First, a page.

Now we’re rocking: New drug, Tefina, the ‘female Viagra’ hits the market

This new testosterone-based treatment, developed by the Canadian laboratory Trimel Pharmaceuticals, is a nasal spray that women inhale two hours before sexual activity.

According to the Daily Mail, the effects of Tefina last up to six hours and boost libido while increasing the blood flow to the sexual organs.

“We’ve already shown that for women with a low sex drive, testosterone therapy can increase not only their sexual desire and arousal, but also help them to reach orgasm,” researcher Susan Davis from the Monash University of Australia told Medical Daily.

A study carried out on Tefina was announced last week, and researchers are currently in the second phase of clinical trials in Australia.

Trials are also already underway in the United States and in Canada. Professor Davis also explained to Medical Daily that Tefina would be “particularly useful for patients for whom sex has become a chore rather than a pleasurable experience.”

Not a new idea
Many laboratories have explored the link between testosterone (the hormone associated with predominantly male characteristics) and the female sex drive. Since 2004, many studies have promised new testosterone-based products that could enhance female sexual pleasure.

In 2006, a patch called Intrinsa was made available in Europe (the FDA rejected the product in the US).

This was designed to improve low sex drive in women who have had their ovaries and uteruses removed resulting in surgically-induced menopause. The Intrinsa patch was withdrawn from the market due to commercial reasons, despite being made available for prescription on the NHS in 2004.

In developing the patch, Warner Chilcott Pharmaceuticals in the UK wanted to expand on the limited treatment available for “all women who are post-menopausal and have hypoactive sexual desire disorder (HSDD).” This quest raised so many questions from European

uthorities that the company has since backtracked, however.
Apart from the side-effects associated with increased testosterone (development of excess hair, skin reactions like acne and voice change), there are many questions still left hanging as to the safety of taking hormonal treatments long term. The same concern applies to Tefina.

A lucrative market
Since the advent of the little blue pill, male sex drive has been the focus of a lot of attention. Cialis®, Levitra® and, of course, Viagra® all guarantee men high sexual performance, but there’s no such treatment available for women.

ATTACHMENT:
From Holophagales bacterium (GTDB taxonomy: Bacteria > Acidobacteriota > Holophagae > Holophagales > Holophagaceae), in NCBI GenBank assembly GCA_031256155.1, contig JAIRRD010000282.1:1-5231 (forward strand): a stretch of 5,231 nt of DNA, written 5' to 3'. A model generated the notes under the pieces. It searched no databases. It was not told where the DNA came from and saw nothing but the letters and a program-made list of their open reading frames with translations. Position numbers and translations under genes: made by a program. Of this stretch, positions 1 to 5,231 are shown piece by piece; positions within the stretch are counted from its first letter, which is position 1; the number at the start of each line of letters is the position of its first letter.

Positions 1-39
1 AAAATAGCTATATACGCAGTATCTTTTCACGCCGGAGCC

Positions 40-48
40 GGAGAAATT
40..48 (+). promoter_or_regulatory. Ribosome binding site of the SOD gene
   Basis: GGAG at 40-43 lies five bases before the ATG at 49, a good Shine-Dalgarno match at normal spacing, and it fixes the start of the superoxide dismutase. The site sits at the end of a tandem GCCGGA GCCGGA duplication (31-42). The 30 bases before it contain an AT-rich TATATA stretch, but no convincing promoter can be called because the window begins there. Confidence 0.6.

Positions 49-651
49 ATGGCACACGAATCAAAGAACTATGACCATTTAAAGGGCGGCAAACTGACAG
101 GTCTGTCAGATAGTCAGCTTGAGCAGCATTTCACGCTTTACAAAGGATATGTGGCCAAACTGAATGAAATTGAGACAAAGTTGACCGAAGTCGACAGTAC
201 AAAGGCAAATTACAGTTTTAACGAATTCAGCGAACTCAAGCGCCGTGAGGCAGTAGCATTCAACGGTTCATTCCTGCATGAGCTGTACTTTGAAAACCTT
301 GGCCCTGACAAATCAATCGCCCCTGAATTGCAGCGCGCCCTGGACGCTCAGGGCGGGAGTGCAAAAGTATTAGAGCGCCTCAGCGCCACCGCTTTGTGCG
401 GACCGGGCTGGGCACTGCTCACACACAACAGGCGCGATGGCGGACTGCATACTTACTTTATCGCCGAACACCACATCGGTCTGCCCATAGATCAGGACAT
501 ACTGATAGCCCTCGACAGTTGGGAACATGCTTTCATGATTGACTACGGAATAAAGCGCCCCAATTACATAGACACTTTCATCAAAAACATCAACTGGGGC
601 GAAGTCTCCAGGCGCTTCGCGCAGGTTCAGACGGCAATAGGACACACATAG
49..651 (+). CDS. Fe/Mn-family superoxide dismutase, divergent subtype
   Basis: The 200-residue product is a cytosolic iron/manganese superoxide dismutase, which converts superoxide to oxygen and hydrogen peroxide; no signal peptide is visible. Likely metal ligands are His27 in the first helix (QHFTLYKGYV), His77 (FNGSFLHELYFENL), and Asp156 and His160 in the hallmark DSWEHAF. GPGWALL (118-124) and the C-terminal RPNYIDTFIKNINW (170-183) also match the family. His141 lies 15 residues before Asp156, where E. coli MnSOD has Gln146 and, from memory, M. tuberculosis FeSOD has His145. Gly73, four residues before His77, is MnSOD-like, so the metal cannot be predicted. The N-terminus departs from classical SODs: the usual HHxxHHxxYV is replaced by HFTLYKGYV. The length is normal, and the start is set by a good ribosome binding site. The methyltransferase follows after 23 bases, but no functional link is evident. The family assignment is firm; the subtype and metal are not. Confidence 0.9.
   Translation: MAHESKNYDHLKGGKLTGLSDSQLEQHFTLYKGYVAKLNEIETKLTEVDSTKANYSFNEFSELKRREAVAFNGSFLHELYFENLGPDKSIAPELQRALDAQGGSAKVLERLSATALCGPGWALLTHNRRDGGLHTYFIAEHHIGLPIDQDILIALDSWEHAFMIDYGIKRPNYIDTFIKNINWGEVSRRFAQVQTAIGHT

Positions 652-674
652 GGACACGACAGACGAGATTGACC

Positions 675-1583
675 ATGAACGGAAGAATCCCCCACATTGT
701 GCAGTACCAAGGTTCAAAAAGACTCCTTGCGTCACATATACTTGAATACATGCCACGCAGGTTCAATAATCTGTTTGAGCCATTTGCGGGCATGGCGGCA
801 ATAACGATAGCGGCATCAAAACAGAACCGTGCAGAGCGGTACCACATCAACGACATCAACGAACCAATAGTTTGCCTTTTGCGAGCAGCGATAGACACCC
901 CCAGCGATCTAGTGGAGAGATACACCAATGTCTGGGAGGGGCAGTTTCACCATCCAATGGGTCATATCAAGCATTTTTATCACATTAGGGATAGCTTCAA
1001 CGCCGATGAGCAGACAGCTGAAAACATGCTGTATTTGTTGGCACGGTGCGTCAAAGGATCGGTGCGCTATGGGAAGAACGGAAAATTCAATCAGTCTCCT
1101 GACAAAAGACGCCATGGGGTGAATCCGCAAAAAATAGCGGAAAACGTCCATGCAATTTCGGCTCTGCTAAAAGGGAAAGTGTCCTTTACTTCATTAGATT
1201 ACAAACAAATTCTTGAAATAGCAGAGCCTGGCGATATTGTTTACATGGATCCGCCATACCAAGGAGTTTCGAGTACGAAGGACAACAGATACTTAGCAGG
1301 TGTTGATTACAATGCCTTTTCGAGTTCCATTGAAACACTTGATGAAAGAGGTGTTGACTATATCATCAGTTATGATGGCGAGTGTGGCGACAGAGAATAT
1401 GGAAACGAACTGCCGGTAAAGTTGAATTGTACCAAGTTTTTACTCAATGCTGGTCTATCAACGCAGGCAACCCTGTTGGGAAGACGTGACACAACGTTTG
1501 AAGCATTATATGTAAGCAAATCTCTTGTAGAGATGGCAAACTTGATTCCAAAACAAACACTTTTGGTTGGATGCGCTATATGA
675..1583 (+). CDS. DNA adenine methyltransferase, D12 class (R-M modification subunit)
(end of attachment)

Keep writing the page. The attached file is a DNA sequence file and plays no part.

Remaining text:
However, the market for improved sexual performance for women has caught the interest of more than a few laboratories. The pharmaceutical industry has been exploring this potentially lucrative market for years. But is the interest in this area medical or purely commercial?

There is a fine line between improving quality of life and the dangers of over-medicalisation. “When do sexual problems become sexual dysfunction?” asked Dr. John Bankcroft, director of the Kinsey Institute, back in 2002.

In 2003, the American journalist Ray Moynihan rippled the waters by telling the British Medical Journal he thought female sexual problems were a creation. A decrease in sexual desire is a perfectly natural response in numerous situations where women are suffering stress, fatigue or difficulties in their relationships.

But when is low sex drive a disorder? “Many of us aren’t able to distinguish between adaptive inhibitions and sexual dysfunction, and this makes it difficult to come up with an effective pharmaceutical product,” says Dr. Bancroft.

He describes the triple danger of over-medicalisation of sexual problems while neglecting other aspects of women’s lives, an increase in the number of women who think they have HSDD without any real basis, and finally the problems of focusing on coitus in couples’ sex lives.

There is currently some reticence among experts regarding Tefina. Just last week fertility expert Ric Gordon explained to ONE news in New Zealand that the new product could be a big success for the pharmaceutical industry, but that it evaded some key factors in low sex drives among women.

He said that: “For men, sex is a way of releasing stress, while women need to be relaxed before they can make love. It’s therefore a very delicate emotional balance that has to be managed.”
Sources:

- YAHOO News


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